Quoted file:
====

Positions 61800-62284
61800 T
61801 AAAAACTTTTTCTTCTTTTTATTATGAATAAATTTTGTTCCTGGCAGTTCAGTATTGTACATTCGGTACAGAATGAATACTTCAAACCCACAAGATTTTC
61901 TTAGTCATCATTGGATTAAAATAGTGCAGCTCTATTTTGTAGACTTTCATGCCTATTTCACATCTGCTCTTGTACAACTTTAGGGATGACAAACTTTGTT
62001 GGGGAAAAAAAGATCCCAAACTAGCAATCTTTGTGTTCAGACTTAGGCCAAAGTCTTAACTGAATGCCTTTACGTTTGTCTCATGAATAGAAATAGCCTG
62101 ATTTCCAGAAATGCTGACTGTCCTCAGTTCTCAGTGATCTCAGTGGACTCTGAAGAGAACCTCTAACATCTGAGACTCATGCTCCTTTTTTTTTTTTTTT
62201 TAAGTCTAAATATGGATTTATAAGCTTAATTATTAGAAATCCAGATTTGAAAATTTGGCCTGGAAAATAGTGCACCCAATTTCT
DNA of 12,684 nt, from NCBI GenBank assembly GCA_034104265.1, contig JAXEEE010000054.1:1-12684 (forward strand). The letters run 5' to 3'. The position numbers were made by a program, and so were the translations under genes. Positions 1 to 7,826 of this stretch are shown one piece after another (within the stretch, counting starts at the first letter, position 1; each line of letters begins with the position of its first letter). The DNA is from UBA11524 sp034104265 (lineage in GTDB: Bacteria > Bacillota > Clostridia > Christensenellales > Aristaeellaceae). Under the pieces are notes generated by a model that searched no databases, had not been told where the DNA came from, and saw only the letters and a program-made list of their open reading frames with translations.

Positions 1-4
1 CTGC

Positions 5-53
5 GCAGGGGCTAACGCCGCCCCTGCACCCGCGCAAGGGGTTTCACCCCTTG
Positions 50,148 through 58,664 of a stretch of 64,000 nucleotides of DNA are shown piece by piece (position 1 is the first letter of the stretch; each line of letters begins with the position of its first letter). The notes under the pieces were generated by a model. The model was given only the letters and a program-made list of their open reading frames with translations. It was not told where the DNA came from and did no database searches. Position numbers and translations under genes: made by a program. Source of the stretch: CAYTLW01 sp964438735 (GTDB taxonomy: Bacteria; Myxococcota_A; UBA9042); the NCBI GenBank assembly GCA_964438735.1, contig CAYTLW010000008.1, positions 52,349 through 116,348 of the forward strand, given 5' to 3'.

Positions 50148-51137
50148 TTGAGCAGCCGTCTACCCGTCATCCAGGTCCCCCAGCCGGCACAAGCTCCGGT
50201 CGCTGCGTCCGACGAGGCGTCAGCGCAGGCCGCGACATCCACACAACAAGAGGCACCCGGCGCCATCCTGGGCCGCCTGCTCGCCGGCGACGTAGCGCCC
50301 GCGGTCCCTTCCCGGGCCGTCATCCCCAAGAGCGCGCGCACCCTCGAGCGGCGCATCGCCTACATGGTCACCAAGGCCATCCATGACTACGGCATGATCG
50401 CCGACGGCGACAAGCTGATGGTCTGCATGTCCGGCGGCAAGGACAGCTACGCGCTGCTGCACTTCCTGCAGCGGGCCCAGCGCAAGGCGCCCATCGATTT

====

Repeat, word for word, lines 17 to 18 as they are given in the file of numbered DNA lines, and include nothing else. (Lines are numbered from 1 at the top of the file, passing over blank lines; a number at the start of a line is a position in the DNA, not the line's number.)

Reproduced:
50301 GCGGTCCCTTCCCGGGCCGTCATCCCCAAGAGCGCGCGCACCCTCGAGCGGCGCATCGCCTACATGGTCACCAAGGCCATCCATGACTACGGCATGATCG
50401 CCGACGGCGACAAGCTGATGGTCTGCATGTCCGGCGGCAAGGACAGCTACGCGCTGCTGCACTTCCTGCAGCGGGCCCAGCGCAAGGCGCCCATCGATTT